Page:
A witness testified today that the Obama administration’s failure to provide information about how it developed an Affordable Care Act subsidy funding policy is part of a dangerous trend toward the executive branch overpowering Congress.
Morton Rosenberg, a lawyer who worked for the Congressional Research Service for about 35 years, said at a House Energy and Commerce oversight subcommittee hearing in Washington that presidential administrations are making more use of a 1984 U.S. Department of Justice ruling that limits the ability of congressional investigators to have the department put uncooperative administration officials in prison for contempt of Congress.
The department decided then that it should not enforce contempt-of-Congress citations against officials who are withholding information about executive branch deliberations at a president’s request, and administrations are now using that ruling to block the ability of Congress to see what the executive branch is doing, Rosenberg said at the hearing, which was streamed live on the Web.
Because of the effects of the 1984 ruling on congressional investigators, “Congress is under literal siege by the executive,” Rosenberg said. “Congress has to protect its investigative authority.”
The subcommittee organized the hearing to look at allegations that the Obama administration is operating the ACA cost-sharing reduction subsidy without a valid appropriation from Congress.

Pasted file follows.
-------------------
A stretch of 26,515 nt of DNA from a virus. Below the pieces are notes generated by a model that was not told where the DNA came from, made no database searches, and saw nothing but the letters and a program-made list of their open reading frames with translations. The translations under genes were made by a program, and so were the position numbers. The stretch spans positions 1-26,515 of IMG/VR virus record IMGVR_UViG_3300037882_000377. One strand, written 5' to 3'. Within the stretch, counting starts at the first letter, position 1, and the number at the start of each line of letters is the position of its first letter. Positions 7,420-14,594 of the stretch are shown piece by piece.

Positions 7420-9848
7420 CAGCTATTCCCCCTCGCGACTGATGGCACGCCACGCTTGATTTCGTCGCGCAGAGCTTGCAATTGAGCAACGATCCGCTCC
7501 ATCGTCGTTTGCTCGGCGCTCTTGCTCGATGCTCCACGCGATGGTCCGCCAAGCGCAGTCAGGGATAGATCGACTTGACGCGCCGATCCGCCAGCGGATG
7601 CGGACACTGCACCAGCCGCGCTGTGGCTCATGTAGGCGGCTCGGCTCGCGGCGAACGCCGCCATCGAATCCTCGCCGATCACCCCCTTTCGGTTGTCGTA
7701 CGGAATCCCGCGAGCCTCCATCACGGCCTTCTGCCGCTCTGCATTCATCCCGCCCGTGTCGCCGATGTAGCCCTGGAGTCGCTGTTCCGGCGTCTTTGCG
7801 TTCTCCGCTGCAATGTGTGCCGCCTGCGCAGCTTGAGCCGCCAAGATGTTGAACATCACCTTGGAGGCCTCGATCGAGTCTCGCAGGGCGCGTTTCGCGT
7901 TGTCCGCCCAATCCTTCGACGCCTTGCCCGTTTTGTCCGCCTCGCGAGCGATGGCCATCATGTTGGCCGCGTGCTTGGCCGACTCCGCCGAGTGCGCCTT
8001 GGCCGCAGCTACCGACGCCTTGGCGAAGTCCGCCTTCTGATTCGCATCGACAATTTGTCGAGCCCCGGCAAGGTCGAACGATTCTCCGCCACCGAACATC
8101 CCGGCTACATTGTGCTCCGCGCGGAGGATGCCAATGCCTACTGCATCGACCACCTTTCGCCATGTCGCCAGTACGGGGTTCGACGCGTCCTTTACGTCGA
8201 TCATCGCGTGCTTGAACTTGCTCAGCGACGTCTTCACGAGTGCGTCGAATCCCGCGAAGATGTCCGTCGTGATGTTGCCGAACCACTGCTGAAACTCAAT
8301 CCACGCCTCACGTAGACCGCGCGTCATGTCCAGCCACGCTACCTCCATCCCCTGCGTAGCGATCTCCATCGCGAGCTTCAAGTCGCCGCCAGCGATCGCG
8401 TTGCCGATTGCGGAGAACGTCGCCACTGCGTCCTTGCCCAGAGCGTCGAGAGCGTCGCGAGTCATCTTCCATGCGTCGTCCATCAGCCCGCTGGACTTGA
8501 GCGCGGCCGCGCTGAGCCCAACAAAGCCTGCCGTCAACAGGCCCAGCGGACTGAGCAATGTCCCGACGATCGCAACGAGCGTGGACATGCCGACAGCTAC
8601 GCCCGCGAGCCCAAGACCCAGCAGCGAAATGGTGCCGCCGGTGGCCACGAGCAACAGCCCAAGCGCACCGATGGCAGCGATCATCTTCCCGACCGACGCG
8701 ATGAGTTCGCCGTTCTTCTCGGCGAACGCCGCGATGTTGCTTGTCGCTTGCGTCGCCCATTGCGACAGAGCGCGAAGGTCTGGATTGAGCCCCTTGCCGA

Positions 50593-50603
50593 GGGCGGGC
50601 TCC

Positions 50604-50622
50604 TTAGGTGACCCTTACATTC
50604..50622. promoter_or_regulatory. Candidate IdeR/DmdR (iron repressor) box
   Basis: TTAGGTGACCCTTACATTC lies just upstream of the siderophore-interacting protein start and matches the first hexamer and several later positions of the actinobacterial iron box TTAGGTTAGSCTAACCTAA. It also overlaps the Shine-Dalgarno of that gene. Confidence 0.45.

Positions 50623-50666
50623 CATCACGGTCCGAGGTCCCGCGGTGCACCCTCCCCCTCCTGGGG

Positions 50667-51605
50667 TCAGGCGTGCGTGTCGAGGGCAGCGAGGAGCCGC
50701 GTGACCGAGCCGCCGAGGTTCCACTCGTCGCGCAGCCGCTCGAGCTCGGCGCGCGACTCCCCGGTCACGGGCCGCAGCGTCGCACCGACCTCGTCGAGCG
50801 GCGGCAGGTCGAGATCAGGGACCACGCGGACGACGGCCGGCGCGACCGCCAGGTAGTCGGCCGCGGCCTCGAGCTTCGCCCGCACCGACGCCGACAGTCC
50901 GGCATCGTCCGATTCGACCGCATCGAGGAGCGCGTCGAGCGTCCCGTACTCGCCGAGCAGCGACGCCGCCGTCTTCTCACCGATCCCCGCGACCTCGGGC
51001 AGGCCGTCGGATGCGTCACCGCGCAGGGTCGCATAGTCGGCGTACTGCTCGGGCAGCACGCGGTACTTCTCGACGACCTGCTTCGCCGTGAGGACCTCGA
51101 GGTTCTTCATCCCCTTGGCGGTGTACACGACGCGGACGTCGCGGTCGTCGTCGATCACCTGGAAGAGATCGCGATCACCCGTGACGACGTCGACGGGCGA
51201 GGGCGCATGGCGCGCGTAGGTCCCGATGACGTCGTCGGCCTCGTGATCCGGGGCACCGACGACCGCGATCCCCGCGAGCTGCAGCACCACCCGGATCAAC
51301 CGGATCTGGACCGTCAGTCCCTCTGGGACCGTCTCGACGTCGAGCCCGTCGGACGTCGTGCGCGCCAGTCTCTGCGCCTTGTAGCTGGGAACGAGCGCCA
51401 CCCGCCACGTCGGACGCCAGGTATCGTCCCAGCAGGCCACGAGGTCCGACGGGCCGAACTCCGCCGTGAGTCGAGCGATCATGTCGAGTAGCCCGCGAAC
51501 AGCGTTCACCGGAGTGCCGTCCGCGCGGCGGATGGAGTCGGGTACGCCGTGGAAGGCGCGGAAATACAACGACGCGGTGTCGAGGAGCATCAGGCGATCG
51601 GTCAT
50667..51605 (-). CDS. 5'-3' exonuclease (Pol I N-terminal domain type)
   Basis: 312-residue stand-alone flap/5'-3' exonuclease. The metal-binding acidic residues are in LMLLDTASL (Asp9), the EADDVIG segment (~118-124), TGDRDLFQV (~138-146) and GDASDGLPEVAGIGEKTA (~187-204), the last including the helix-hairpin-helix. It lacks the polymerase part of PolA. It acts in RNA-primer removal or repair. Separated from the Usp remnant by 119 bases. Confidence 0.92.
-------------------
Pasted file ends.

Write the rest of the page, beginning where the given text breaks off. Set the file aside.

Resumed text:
The subsidy program helps ACA public exchange plan users who earn less than 250 percent of the federal poverty level pay plan deductibles, co-payments and coinsurance amounts.
Obama administration officials say the U.S. Department of Health and Human Services and the U.S. Treasury Department can use the same ACA provision that provides a permanent appropriation for the ACA premium tax credit subsidy program to operate the cost-sharing reduction subsidy program, because the cost-sharing reduction subsidy program is integrated with the premium tax credit subsidy program.
Democrats in Congress have accused Republicans of using endless streams of requests for documents and hearing testimony to harass the Obama administration officials in charge of implementing ACA rules and running ACA programs.
Republican critics of the ACA say they have faced serious, chronic problems with getting even basic information about ACA programs, such as the number of enrollees in ACA small-group exchange plans, or the number of surviving Consumer Operated and Oriented Plans that are getting extra attention from the regulators in charge of the struggling CO-OP program.
House leaders are suing the Obama administration over the cost-sharing reduction program in federal court and have won a verdict at the district court level.
Suing for information takes time, and the fact that the House is turning to the courts to help it get information from the Obama administration shows how weak it is, Rosenberg said.
To be effective, congressional investigators must “invoke respect, if not fear,” and the only way they can regain the respect they need is if they regain their ability to enforce contempt citations, Rosenberg said.
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